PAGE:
Re: [URN] URI documents -- "# fragment"

Roy T. Fielding (
Thu, 22 Jan 1998 21:33:57 -0800

To: uri@Bunyip.Com, urn-ietf@Bunyip.Com
In-reply-to: Your message of "Thu, 08 Jan 1998 16:57:39 EST."
Date: Thu, 22 Jan 1998 21:33:57 -0800
From: "Roy T. Fielding" <>
Message-ID:  <>
Subject: Re: [URN] URI documents -- "# fragment" 

[reposted, since the uri lists were down last week]

Sam was saying:
>The point I wanted to show you is that "# fragment" doesn't work by itself.
>It's actually worked as a relative URL. And the generic URI parser may never
>get the "# fragment" alone. (ie, in your example, the <a href="#foo"> ... is
>a relative URL, not just a "# fragment".)

I seem to be having a hard time getting this point across.  The generic
URI parser *is* the thing that takes a string and does the handling
and interpretation needed to

   1) determine whether it is absolute or relative
   2) convert it to absolute form if needed
   3) give the resulting URI to the scheme-specific handler

There is no purpose for a generic URI syntax beyond that.  Likewise,
it is only that syntax which is needed by other protocols as a
Draft Standard reference.

>On the other hand, I don't see any usage of "# fragment" for "mailto" or
>"ldap" URLs as defined in the HTML document. So, if "# fragment" is not
>needed for all of the URI schemes, I wonder if we could drop it from the
>overall URI definition?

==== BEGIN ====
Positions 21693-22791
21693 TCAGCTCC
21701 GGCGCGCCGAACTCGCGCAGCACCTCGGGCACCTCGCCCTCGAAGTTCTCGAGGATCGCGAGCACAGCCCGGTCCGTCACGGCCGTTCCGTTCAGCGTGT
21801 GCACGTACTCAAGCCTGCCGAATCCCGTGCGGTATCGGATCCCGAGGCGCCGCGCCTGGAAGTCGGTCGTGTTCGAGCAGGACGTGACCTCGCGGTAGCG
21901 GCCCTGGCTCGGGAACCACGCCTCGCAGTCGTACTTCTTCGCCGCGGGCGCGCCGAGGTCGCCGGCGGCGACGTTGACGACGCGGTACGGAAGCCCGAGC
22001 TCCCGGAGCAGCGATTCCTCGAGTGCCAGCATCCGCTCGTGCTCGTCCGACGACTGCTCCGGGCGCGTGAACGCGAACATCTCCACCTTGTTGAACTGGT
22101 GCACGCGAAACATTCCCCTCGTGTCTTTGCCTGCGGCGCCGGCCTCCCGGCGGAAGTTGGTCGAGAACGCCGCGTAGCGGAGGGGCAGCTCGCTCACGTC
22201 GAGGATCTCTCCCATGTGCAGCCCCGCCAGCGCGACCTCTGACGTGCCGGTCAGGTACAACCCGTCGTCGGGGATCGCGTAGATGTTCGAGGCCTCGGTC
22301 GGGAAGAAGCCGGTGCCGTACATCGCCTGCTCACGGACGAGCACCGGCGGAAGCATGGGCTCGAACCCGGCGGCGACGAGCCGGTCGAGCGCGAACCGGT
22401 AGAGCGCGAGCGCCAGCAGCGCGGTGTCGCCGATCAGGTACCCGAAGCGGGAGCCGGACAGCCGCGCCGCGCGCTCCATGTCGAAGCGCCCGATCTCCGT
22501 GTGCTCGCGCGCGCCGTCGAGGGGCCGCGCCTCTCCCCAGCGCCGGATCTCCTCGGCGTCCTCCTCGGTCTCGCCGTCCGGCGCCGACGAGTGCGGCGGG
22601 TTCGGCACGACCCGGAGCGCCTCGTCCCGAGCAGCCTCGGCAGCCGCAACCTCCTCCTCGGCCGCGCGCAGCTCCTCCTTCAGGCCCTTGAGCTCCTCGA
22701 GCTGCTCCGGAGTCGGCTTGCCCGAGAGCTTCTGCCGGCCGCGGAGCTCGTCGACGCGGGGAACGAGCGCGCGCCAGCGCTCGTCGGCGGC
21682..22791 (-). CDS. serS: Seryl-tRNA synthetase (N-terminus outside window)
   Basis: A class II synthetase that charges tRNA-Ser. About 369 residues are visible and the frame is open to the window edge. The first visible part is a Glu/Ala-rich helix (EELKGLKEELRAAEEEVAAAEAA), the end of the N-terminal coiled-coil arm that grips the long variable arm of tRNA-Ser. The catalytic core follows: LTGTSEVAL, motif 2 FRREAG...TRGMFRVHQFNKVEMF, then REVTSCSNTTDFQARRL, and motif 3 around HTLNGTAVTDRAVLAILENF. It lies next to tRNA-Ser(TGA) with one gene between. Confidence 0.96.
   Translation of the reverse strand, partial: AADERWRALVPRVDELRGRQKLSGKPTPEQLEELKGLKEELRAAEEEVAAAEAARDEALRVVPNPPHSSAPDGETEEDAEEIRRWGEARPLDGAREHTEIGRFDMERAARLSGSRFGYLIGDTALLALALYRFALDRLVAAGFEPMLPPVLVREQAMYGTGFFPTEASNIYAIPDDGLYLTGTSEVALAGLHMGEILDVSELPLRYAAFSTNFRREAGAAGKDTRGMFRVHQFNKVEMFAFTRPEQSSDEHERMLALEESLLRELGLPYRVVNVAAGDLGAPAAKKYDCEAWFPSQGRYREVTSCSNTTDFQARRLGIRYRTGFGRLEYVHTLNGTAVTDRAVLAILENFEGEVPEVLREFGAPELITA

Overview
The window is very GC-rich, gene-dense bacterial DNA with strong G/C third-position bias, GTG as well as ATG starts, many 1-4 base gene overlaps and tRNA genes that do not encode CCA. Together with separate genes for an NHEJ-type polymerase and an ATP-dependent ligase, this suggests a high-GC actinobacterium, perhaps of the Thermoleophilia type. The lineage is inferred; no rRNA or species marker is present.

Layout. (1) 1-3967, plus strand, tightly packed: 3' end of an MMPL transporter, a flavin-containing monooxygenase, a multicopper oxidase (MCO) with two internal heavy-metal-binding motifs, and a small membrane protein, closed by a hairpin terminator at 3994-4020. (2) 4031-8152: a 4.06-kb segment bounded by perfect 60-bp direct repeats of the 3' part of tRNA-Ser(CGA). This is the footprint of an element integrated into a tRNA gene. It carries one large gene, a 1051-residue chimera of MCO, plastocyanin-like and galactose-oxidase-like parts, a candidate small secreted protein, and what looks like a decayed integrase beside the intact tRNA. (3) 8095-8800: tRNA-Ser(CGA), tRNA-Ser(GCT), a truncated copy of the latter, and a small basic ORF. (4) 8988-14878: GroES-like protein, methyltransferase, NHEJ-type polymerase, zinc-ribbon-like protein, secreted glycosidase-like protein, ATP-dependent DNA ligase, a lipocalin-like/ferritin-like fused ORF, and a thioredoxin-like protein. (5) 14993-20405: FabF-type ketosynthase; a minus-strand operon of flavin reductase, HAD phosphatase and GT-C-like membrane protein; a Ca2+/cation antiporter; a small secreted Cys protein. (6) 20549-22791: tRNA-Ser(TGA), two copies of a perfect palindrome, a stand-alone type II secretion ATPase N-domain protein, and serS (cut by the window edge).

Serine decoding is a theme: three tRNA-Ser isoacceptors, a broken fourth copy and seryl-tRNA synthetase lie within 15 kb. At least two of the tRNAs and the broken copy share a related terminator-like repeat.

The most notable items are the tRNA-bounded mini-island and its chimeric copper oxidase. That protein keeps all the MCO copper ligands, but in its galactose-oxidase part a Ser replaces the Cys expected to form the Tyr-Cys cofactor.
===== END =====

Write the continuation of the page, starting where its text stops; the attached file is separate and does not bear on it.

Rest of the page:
Because you cannot do so and produce an interoperable parser.

>Lastly, I'm wondering if the "# fragment" requirement is inherited from the
>earlier URL standards when there're few URL schemes defined. If we drop the
>requirement of "# fragment" from URI as a whole, it can still be defined by
>those URL schemes that need it, in their respective RFCs. And the only thing
>I see broken is that the generic URI parser can not catch the "#fragment",
>and decide what to do, which is not happening and I think really doesn't
>have to.

The "#fragment" is removed from the URI whether the URI is defined
to use it or not.  I cannot show you this using Netscape Navigator
because its parser is the only one I know of which is so hopelessly
broken that they use a fixed set of scheme names.  Other applications
allow the user to pass unknown URI schemes to a proxy for resolution,
and on those systems you will find that the "#fragment" is stripped
before being sent to the proxy.  It is therefore IMPOSSIBLE for "#"
to be used as anything else in the URI syntax and still retain
interoperability between new and deployed systems.

There is very little room for discussion of what is being defined by
the specification and in the syntax itself, since that is governed by
the most interoperable subset of what is implemented.  The only question
still to be determined is whether we call these things URI or URL,
and thus whether or not a URN should be referred to as a URI or a URL
when it is used by HTTP, HTML, XML, etc.